As the storm further developed into a real threat, President Trump took it upon himself to appease U.S. public by explaining how prepared his administration and the Federal Emergency Management Agency were to help the area. As he was awarding himself an A+ for the federal government’s response to Hurricane Harvey in Texas and Florida, he decided to discuss Puerto Rico’s impact from Hurricane Maria, proclaiming that “Puerto’s Rico response was an unsung success.” As you can imagine, there was a downpour of responses from most Puerto Ricans, who lost everything, and know that the federal response was a month late and dollars short. Then, to add insult to injury, the President lashed out at a recent study conducted by George Washington University that placed the number of deaths in Puerto Rico related to Hurricane Maria at 2,975.
While attempting to discuss Trump, I want to go a different route, and address those lives that were saved through the efforts of Paciv Foundation and the army of volunteers brought together by Jorge L. Rodriguez, CEO of Paciv, which stands for Process Automation—Controls. Instruments. Validations.
On Oct. 7, while touring the remote towns of Puerto Rico, a convoy of two cars came up to them, and they were greeted by the vice mayor of San Sebastián and a woman named Frances with two kids, Gabriel and Diego. As the vice mayor and mother talked, they related their stories. Frances’ son Diego, 8, has a rare, life-threatening disease called propionic acidemia. Diego is the only child in Puerto Rico known to have such a condition and on that night was on his last dosage of medicine, Propimex-1, which by the next morning, without another dosage for the day, Diego would probably die. Diego’s mom had gone to Centro Médico, where Diego was a rock star because he lived his first 2 and half years of life there, and was told they had run out of the medicine, and Diego needed to be flown out immediately. With no available private planes, Rodríguez secured a private jet and flew them to the U.S. to seek the required medical assistance.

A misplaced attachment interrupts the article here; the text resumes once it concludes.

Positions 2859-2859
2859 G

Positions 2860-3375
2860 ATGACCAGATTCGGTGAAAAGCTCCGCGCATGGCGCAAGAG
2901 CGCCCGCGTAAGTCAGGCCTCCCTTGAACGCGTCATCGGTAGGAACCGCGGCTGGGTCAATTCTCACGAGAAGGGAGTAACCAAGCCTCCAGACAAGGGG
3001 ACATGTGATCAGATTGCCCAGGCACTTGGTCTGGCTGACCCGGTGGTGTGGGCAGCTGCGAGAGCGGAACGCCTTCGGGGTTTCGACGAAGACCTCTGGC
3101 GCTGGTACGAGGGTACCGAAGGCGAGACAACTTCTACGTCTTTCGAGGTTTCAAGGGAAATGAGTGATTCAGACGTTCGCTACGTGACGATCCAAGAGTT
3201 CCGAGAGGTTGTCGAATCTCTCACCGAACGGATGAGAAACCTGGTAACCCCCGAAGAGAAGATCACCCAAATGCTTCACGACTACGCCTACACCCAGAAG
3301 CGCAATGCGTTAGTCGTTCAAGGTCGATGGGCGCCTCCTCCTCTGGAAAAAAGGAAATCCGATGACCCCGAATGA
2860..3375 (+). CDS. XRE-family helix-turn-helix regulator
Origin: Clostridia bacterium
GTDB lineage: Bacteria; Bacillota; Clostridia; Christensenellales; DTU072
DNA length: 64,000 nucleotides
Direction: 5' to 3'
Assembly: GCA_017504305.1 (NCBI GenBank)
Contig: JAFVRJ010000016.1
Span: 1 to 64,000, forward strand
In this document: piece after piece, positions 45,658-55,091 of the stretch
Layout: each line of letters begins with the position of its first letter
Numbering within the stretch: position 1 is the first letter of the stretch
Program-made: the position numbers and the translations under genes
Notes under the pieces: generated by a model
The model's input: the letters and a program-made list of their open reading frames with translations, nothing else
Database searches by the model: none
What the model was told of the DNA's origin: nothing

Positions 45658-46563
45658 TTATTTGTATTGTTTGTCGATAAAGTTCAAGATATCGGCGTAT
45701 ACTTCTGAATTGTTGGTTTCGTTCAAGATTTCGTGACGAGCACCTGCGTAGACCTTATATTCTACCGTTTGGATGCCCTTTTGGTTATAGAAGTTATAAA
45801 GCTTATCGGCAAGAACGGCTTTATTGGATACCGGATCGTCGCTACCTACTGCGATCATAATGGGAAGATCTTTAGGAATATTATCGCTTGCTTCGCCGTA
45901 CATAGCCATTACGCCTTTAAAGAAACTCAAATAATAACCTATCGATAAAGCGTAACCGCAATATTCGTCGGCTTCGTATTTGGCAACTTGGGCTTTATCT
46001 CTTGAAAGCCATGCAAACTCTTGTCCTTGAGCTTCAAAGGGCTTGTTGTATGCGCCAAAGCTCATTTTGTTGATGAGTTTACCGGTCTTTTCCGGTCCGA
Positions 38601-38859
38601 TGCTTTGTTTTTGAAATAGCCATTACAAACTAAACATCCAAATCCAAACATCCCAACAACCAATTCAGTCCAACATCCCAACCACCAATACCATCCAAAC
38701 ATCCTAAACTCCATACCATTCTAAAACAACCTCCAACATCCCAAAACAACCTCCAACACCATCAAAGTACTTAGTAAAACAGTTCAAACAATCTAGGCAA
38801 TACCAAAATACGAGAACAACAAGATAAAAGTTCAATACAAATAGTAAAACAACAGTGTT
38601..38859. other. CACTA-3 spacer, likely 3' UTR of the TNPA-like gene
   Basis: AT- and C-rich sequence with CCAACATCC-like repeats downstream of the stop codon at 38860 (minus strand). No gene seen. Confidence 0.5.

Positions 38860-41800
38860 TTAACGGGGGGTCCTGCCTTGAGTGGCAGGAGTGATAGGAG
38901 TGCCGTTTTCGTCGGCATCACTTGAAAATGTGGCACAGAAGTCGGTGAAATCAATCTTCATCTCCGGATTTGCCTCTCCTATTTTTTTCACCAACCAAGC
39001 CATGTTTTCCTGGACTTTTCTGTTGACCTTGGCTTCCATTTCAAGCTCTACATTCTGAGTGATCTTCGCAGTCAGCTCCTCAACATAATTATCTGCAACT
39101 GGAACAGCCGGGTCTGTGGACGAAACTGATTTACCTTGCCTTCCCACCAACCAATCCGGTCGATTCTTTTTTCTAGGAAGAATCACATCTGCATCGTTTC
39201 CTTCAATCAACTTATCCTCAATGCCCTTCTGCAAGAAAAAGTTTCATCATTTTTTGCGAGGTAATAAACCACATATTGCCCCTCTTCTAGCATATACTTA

This experience started “Diego’s Relief Project,” and changed the foundation’s focus on saving lives, making sure situations like Diego’s do not happen again. With Paciv Foundation pledging $1 million and other funds, they got to work.
The Paciv team and its volunteers reached every town in Puerto Rico. In conclusion, they used $1.264 million, or $8,371.93 per life saved, and these numbers do not include the fact that Paciv donated a 91 kVA diesel generator to Culebras Hospital, known as the Centro de Diagnóstico y Tratamiento, which had been shut down. While we will never fully understand why the local government chose to use 64 as the total number of deaths from Hurricane Maria for close to a year and, only when faced with a study that claimed the real number was 2,975, is the government now defending the more significant number against President Trump.
For us, one death is one too many. Our most profound respect goes out to Paciv Foundation and its CEO, Jorge L. Rodriguez, and his team for their actions.
Puerto Rican lives matter, Mr. President.
–Francisco Rodríguez-Castro, president & CEO of Birling Capital, has more than 25 years of experience working with government, and multinational and public companies.
–The views expressed in the Opinion section are not necessarily those of Caribbean Business.